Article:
The organizers tried to create a structure that would ensure an accessible, open discussion. There were two sessions. First under the guidance of four moderators closely involved with biotechnology and agricultural development the participants were invited to 'set the agenda', by identifying the topics they considered most relevant. They did this within the context of four pre-selected subject areas: Food safety versus food security; organic agriculture versus GMOs, Public versus private; and Local versus global. Besides their relevance for developing countries, these subject areas were also selected because they have implications for Dutch policy.
Issues that were identified as relevant and urgent during this first round became the bases for discussion in the second round, which started five days later.
A full record of the debate can be found at www.southernvoices.nl. Below we try to give an impression of some of the issues discussed during the second round. Four discussion rooms were established: Poor patents, Options in food production, Rights and choices and Capacity building.
Activity in this room showed that many participants considered patents to be an extremely important issue. A topic that attracted a great deal of attention was the ownership of plants. Many said that this trend reflected the detrimental effects of GM and that they felt it should not be possible to patent plants or other living beings. Patenting, some argued, hindered the application of gene technology and could stimulate biopiracy and prevent farmers from re-using and saving their seeds. Suggestions were made that this could be avoided if the patent system were restructured. One option put forward was to create an information clearing house, a central agency that would gather and distribute patent information on the understanding that it could be freely used as long as the results of its use were also made freely available. Here some interesting parallels were made to 'open source' computer software initiatives. Discussion ensued as to who would pay for research under such a system and whether researchers would still be motivated to work under such conditions.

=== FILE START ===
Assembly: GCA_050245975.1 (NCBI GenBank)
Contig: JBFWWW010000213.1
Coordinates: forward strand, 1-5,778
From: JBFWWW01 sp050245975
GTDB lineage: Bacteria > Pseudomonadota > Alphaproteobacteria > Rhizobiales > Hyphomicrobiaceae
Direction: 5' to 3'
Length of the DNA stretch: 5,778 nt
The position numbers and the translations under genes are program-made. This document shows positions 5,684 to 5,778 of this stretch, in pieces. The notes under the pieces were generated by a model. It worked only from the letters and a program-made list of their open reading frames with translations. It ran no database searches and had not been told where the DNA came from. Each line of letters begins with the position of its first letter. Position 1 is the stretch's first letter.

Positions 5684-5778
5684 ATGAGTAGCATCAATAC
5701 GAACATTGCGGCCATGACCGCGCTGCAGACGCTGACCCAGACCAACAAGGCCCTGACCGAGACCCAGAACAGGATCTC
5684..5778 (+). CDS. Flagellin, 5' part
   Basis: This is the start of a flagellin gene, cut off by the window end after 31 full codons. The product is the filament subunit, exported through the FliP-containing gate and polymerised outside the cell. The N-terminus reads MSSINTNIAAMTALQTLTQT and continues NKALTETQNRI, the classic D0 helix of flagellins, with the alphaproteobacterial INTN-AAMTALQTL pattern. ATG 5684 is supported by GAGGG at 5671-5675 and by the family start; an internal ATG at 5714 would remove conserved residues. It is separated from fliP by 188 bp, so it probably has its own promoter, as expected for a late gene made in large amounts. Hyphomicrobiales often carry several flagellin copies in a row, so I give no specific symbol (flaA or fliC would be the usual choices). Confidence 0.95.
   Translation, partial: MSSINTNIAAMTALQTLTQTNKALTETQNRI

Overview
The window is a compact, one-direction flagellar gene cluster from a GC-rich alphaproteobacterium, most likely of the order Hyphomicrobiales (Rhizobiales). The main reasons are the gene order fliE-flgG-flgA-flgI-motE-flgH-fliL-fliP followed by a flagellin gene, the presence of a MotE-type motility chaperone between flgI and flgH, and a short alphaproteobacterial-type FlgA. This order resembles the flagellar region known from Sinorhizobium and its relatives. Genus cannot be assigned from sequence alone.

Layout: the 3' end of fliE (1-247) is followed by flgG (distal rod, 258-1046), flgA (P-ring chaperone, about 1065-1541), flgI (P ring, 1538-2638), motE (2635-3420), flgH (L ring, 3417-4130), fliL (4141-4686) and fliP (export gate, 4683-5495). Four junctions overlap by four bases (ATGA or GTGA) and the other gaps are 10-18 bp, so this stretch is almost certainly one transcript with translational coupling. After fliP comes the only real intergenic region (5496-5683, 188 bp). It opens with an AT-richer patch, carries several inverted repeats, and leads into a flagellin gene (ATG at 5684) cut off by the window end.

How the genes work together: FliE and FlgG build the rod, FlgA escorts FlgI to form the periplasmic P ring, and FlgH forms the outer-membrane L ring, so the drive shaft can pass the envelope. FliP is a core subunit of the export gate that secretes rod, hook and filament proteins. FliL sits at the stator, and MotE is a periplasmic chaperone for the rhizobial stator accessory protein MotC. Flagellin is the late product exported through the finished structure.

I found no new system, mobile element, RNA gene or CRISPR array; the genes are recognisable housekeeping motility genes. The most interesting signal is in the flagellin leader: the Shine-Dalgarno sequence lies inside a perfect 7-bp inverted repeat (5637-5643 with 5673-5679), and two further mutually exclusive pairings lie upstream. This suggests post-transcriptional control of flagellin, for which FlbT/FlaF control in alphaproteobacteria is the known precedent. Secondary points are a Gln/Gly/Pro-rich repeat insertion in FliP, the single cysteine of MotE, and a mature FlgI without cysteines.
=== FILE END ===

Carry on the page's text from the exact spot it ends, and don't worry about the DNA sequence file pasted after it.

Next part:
Another suggestion was to make research and development more of a public good and suggestions were put forward for funding such research.
One of main topics in this discussion chamber was the Green Revolution and the lessons to be drawn from it. No clear answer emerged but participants were clearly questioning why new miracle GM seeds were necessary. Was it because world population was growing and becoming more urban? It was pointed out that in future as more and more people leave the countryside there might be a need to intensify agricultural production further. Some contributors, however, considered that intensification was unnecessary. There was sufficient international and local agricultural capacity. The failure to ensure equal access to food could be traced back to the current distribution system.
The potential of locally adapted technologies was also discussed. Some participants suggested that if technology development was put in the hands of local people, they might be more readily adopted. Many participants were concerned that the terms of international trade were detrimental to agriculture in developing countries. Agriculture, it was argued, was closely linked to market mechanisms, as agricultural products were not only daily food but also globally traded commodities. Farmers under pressure to keep production costs low and focus their resources on cash crops often found themselves in competition with farmers who produce under more favourable conditions. This led to a discussion on the impact of the World Trade Organization (WTO) on food production. Some suggested agriculture should be dropped from the WTO legislative agenda.